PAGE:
In a case of first impression, a divided three-judge panel of the U.S. Court of Appeals for the Eighth Circuit ruled recently that a mere request for a religious accommodation under Title VII of the Civil Rights Act (Title VII) is not enough to trigger the statute’s anti-retaliation protection.

The decision by the appeals court in EEOC v. North Memorial Health Care, which upholds a trial court ruling in a suit brought by the Equal Employment Opportunity Commission (EEOC), rejects the agency’s contention that the employer retaliated against an employee when it rescinded her offer of employment after she requested a religious accommodation not to work Friday nights. The panel concluded that the employee had not opposed any practice protected by Title VII’s anti-retaliation provision, a necessary element for proving unlawful retaliation.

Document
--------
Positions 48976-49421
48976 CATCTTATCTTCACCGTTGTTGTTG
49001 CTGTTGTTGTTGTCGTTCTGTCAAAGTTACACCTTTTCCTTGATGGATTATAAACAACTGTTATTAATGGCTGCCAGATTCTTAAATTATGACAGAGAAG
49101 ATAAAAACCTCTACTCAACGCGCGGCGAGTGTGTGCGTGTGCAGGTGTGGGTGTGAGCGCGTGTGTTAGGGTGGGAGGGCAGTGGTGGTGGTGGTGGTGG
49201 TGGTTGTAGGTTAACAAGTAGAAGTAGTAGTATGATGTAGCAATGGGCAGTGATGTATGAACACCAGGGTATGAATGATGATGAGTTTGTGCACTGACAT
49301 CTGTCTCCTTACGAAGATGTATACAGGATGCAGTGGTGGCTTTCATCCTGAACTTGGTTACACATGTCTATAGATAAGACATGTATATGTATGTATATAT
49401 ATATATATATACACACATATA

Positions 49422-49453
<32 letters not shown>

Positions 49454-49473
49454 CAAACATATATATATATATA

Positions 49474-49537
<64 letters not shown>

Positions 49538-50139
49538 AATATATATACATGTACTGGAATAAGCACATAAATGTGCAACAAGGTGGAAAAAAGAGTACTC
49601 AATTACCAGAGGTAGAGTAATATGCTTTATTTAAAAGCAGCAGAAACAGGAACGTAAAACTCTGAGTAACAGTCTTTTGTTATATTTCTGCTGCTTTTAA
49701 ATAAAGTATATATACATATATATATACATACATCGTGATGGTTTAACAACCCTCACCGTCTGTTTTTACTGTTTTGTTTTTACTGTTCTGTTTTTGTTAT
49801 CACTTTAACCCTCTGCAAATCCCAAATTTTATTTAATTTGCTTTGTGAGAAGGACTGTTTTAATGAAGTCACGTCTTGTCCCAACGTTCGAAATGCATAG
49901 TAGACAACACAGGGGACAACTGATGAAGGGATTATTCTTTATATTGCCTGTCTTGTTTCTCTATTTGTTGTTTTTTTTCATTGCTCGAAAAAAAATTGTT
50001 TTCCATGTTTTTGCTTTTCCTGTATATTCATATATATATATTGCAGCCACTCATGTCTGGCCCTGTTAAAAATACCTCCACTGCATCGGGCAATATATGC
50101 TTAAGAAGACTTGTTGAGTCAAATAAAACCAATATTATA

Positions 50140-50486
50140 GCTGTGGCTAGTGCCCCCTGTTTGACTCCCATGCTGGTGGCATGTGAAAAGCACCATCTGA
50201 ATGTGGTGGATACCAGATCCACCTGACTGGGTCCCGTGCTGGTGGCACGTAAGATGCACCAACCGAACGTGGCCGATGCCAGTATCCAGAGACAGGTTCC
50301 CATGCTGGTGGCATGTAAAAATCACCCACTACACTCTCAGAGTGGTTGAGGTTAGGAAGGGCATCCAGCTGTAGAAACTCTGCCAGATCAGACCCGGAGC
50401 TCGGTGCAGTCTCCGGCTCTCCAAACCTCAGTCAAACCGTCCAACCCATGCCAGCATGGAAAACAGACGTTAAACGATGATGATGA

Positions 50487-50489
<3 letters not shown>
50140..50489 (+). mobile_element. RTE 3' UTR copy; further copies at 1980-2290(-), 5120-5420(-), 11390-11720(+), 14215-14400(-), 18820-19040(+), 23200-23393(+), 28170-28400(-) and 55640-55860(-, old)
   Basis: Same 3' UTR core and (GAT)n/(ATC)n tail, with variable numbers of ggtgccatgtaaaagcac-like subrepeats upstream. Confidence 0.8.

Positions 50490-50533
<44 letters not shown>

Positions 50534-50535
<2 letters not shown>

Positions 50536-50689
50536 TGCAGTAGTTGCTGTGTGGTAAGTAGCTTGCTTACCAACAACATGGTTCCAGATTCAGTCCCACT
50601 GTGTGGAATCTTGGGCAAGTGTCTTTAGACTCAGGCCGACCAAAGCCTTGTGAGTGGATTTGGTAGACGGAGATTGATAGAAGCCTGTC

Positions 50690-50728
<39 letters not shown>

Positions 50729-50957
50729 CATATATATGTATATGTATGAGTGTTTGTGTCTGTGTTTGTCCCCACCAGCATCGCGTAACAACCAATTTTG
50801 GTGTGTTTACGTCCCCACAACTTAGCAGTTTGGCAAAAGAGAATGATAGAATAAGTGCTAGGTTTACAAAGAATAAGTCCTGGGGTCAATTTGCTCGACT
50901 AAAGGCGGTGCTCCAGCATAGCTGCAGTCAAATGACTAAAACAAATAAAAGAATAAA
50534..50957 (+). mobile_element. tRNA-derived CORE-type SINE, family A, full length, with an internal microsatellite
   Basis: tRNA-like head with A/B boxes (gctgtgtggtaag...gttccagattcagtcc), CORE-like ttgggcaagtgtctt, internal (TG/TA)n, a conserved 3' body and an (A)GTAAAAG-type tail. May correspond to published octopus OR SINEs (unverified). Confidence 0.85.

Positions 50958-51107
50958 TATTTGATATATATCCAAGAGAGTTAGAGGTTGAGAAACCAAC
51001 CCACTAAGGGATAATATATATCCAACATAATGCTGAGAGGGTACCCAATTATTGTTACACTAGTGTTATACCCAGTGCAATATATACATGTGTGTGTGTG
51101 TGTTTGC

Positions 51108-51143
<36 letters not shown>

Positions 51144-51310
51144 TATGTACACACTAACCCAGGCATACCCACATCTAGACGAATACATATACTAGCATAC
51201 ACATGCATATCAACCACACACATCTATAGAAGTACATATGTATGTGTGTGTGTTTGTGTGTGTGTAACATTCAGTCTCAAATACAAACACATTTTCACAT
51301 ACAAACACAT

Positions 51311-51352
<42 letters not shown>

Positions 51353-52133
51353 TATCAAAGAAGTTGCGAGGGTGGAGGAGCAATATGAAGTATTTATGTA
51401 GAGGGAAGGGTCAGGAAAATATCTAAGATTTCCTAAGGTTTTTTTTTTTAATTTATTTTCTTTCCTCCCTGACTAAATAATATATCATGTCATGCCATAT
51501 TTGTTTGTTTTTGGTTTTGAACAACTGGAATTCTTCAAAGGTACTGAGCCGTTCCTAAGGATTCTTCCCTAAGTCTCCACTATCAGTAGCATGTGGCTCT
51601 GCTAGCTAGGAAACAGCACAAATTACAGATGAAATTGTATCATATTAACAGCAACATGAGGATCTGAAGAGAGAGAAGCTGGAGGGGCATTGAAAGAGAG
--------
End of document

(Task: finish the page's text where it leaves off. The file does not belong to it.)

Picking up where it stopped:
A copy of the panel’s ruling in EEOC v. North Memorial Health Care is available here.

Members of the Center for Workplace Compliance (CWC) can read more here.